One of our local sponsors that does CNC Milling and Turning was wondering; is there a need for 7075 drive (hub and hubless) sprockets and aluminum gears? On our last years bot we had him machine out #25 7075 drive sprockets for our robot. So he was wondering if there was a need for aircraft grade sprockets and gears for robotics. He was planning on selling these at an extremely low cost for the season.
Could everyone please leave feedback if this is a good idea or not, and if there is a wide need for this product.
I honestly don’t think that there is a need for 7075 Al sprockets, we’ve been using 6061 Al sprockets from AndyMark and IFI for years now with no issues. Unless they can undercut AM or IFI’s prices I don’t see a huge market for them.
As for Al gears, I’ve never designed anything for Al gears, I guess there would be a larger market for them. I think for most robots thin steel gears work well and can be lightened to provide a reasonable weight.
I think there would definitely be a demand for 7075 sprockets or gears, provided that the price is right. (For those unfamiliar with this material, 7075-T6 is a much stronger alloy than 6061-T6 or 5052-H32, but it is pretty much unsuitable for welding or bending.)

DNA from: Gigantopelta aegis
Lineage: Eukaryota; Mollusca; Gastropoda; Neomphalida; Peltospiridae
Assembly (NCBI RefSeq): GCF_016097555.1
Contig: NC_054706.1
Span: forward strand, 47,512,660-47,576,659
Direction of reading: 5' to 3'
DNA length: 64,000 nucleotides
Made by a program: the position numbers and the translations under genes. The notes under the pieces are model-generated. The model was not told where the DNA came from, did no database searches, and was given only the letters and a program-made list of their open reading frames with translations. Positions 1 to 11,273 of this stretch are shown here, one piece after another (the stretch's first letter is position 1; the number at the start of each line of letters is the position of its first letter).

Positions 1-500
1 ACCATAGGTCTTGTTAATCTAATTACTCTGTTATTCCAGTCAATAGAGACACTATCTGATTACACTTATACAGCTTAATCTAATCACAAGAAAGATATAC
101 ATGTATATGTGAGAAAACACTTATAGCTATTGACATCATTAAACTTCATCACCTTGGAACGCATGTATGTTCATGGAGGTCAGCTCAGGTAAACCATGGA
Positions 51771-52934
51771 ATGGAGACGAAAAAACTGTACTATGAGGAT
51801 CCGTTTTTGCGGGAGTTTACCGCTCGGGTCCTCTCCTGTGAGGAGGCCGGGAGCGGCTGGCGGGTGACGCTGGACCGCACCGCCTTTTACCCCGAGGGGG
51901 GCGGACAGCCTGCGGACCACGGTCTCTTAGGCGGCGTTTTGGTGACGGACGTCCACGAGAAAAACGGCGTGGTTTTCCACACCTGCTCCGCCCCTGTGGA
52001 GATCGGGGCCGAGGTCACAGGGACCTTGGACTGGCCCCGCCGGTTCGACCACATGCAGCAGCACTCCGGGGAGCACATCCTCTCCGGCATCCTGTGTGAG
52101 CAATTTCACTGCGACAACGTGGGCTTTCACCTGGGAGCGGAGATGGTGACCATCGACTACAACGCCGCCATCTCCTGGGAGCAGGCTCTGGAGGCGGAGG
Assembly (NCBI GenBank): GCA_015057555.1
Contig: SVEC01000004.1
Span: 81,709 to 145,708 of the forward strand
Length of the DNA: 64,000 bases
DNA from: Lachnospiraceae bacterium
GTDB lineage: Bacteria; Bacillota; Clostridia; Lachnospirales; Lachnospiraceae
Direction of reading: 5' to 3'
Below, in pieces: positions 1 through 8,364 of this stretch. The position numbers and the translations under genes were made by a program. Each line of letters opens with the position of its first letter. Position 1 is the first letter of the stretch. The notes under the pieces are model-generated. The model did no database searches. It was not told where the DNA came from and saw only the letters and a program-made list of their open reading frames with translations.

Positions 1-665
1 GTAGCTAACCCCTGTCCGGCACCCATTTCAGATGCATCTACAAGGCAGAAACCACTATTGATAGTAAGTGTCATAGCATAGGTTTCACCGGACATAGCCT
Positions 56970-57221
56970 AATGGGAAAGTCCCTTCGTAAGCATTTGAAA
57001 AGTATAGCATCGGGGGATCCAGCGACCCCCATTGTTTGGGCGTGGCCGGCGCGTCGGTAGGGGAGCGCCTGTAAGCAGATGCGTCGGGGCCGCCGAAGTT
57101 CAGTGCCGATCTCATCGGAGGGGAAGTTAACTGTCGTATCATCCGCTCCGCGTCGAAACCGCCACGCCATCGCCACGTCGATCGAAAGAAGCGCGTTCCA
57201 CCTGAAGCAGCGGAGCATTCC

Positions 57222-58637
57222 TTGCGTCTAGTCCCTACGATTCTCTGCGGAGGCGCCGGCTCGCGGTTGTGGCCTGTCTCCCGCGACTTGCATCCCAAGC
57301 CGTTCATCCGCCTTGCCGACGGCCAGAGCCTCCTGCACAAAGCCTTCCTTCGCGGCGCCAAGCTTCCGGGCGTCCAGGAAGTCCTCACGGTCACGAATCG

I’m curious: is the plan to custom-make these based on a team’s design, or instead to manufacture standard items? If standard, would the supplier be interested in describing the specifics of the parts that they’d offer, maybe with a few drawings? Mounting details would be especially important.
Also, do the sprockets have the tapered teeth that are found on ANSI-style sprockets, or is the plan just to cut them from sheet stock (on a laser or waterjet)?
As for gears, I’d be interested in knowing what pitches and styles will be offered.
He will custom sizes, but it will cost more for individual sizes. He wants to make standard parts, the supplier will upload all the drawings, weight and other important info. The sprockets will be tapered.
The gears will be made upon demand. What sizes of sprockets and gears would be suitable for FIRST?
For those unfamiliar with the different types of aluminum, 7075 is roughly the same strength as a mild steel (what most sprockets are made of) but is about 1/3rd the density. The density difference between 6061 (AndyMark) and 7075 is negligible. Now is anybody interested?
Team 330 would definitely be interested in hearing more about this. Though we tend to use #35 chain for many applications, and I would really need to run some numbers before considering aluminum for gears. It might be OK for some small gears towards the input of a gearbox.
The hard part would be getting the word out to teams and establishing a reputation.
Most people here know about AndyMark, but Andy and Mark were well known in the FIRST community before they started their current venture. So they had some credibility to start with. Even then, when they introduced their trannys, there were a lot of teams (including 330) that said “lets see what happens to teams that use them this year” before buying AndyMark trannys in following years.